Prices soar across all sectors and threaten to impoverish households and businesses.
The latest data from Aragon put the CPI at 8.5%, the second community with the highest increase. Experts agree that the negative effects will depend on the intensity and duration of the conflict between Russia and Ukraine.
Inflation continues to make the shopping basket more expensive. The provisional data for February indicated that prices rose by 7.4% in Spain, according to the National Statistics Institute (INE) and the definitive one, published this Friday, was even higher, at 7.6%. Aragon has gone from 6.6% in January to 8.5%, the second-highest rate in the country and almost one point higher than the national average.
Price rises have been constant throughout 2021, before the Russian invasion of Ukraine. The advance in the Consumer Price Index (CPI) had begun with the exit of the covid-19 pandemic, in the first push of demand for goods towards the longed-for recovery, with mismatches in supply chains.
The added uncertainty of war at the gates of the European Union has contributed to destabilising the economy. Government and opposition do not agree on the determinants of the price spike. President Pedro Sánchez has blamed Vladimir Putin for starting the war, while from the opposition, the PP has accused him of resorting to “bad excuses”.
Escalation in Electricity, Supermarket and Oil Prices
In practice, what citizens and companies are noticing is that the prices of electricity, some products such as cereals and oil have shot up, and consumer associations are warning that more goods in the shopping basket will do so as well. Undoubtedly, the biggest escalation that pockets notice is that of gasoline, with the fuel reaching two euros a litre.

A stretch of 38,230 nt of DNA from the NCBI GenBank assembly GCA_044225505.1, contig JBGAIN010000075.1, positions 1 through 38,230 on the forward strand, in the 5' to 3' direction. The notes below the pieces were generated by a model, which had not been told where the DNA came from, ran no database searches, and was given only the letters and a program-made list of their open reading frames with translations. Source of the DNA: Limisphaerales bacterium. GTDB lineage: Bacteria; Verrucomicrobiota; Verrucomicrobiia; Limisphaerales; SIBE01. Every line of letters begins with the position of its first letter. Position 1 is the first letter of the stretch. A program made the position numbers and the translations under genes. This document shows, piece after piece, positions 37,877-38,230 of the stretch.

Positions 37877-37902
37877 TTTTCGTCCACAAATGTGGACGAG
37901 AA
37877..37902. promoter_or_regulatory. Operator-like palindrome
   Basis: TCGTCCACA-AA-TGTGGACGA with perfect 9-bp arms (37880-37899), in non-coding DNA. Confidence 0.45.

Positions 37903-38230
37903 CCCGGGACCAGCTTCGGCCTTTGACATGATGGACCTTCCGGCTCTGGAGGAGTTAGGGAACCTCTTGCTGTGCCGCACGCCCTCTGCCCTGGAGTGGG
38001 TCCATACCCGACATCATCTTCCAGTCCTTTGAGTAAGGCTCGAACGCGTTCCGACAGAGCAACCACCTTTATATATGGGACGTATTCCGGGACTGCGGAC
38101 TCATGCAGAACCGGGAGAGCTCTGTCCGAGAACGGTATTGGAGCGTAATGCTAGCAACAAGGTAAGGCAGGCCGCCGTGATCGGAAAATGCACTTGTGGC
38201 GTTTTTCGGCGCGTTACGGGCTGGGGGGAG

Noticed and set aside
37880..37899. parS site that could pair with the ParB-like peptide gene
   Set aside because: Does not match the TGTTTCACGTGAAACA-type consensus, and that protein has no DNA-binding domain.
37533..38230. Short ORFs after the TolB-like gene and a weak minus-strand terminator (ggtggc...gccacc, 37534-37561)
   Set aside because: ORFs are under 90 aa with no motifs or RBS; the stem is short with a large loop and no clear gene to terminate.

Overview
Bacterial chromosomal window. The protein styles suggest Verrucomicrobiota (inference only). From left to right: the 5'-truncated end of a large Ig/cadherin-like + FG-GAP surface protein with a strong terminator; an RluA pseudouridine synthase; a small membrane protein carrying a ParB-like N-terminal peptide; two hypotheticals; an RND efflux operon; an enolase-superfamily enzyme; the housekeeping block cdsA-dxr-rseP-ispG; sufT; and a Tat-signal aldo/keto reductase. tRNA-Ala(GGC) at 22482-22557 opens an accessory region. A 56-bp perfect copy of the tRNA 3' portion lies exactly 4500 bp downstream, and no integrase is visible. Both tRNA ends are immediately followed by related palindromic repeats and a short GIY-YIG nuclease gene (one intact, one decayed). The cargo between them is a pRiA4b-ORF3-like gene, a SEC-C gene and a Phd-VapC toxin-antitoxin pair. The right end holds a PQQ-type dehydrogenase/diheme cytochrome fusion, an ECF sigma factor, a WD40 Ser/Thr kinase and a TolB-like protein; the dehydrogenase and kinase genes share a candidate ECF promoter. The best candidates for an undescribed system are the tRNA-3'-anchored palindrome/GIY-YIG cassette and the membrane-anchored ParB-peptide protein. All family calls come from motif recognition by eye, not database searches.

“There is a previous price increase trend. At the end of the year, it was already over 6% and this is greatly aggravated by the war and the energy markets,” says Eduardo Bandrés, Professor of Applied Economics at the University of Zaragoza. He stresses that it is inflation that has been generated by a supply problem, not because the demand for goods had already recovered after the health crisis.
Last year, the supply crisis was added to the post-covid bottleneck, which is still going on with the lack of semiconductors in some factories, such as Opel Stellantis in Figueruelas, which has announced a three-day stoppage in the Corsa line. Energy prices have been high for months, in addition to raw materials.
The Consumer Price Index (CPI) rose by 0.6% in February compared to the previous month and suddenly raised its year-on-year rate by more than one point, to 7.4%, its highest rate in 33 years, specifically since July 1989. With February’s figure, the year-on-year CPI chains its fourteenth consecutive positive rate, according to advanced data published Monday by the National Statistics Institute (INE).
According to Statistics, the increase in the year-on-year CPI in February to 7.4% is due to the “generalised” rises in most of its components, among which stand out those of food and non-alcoholic beverages and fuels, as well as the behaviour of electricity prices, which in February fell less than they did in the same month of 2021.
Beyond the rises in food and fuels, the so-called base effects have had a lot to do with the high CPI in February. In January 2021, inflation was 0.5%, a modest rise by today’s standards, but significantly higher than in February of that year, a month in which the index was frozen at 0%.
With regard to energy prices – which in January contributed 4.1 points to the 6.1% of general inflation – the main novelty is in fuels (gasoline and diesel), which rose again in February. On the other hand, the electricity bill closed at practically the same levels as last month.
The average price in the wholesale electricity market – which determines a large part of what consumers pay on their bill in the regulated market, the only segment is taken into account by the INE to prepare the CPI – was 200.2 euros per megawatt-hour (€/Mwh) in February, compared to the 201.72 recorded in January.
War in Ukraine
The data advanced by the INE on Monday are not representative of the impact that the war in Ukraine is having on energy prices following Russia’s invasion. Putin’s troops invaded the country on February 24, so the increases in oil and gas prices since that date are hardly significant.
However, the war in Eastern Europe has completely changed the economic outlook for European countries. Although uncertainty is enormous at the moment, analysts agree that the war is already having an effect on the economy.